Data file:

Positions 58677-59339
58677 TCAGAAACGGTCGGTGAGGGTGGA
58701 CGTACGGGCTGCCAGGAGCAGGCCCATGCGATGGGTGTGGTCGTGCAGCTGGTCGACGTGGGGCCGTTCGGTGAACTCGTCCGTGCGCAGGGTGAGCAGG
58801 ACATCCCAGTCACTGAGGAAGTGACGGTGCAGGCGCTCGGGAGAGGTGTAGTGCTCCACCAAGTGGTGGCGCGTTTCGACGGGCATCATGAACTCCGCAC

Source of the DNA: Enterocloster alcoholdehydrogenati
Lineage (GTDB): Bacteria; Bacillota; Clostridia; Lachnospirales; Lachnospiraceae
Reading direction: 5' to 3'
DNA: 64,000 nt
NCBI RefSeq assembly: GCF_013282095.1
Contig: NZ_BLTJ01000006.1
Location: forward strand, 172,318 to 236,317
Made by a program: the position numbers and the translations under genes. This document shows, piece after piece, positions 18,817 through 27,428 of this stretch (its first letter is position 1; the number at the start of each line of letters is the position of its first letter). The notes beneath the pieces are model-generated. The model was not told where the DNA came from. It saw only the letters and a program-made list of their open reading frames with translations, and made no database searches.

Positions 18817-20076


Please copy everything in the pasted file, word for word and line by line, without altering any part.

Positions 58677-59339
58677 TCAGAAACGGTCGGTGAGGGTGGA
58701 CGTACGGGCTGCCAGGAGCAGGCCCATGCGATGGGTGTGGTCGTGCAGCTGGTCGACGTGGGGCCGTTCGGTGAACTCGTCCGTGCGCAGGGTGAGCAGG
58801 ACATCCCAGTCACTGAGGAAGTGACGGTGCAGGCGCTCGGGAGAGGTGTAGTGCTCCACCAAGTGGTGGCGCGTTTCGACGGGCATCATGAACTCCGCAC

Source of the DNA: Enterocloster alcoholdehydrogenati
Lineage (GTDB): Bacteria; Bacillota; Clostridia; Lachnospirales; Lachnospiraceae
Reading direction: 5' to 3'
DNA: 64,000 nt
NCBI RefSeq assembly: GCF_013282095.1
Contig: NZ_BLTJ01000006.1
Location: forward strand, 172,318 to 236,317
Made by a program: the position numbers and the translations under genes. This document shows, piece after piece, positions 18,817 through 27,428 of this stretch (its first letter is position 1; the number at the start of each line of letters is the position of its first letter). The notes beneath the pieces are model-generated. The model was not told where the DNA came from. It saw only the letters and a program-made list of their open reading frames with translations, and made no database searches.

Positions 18817-20076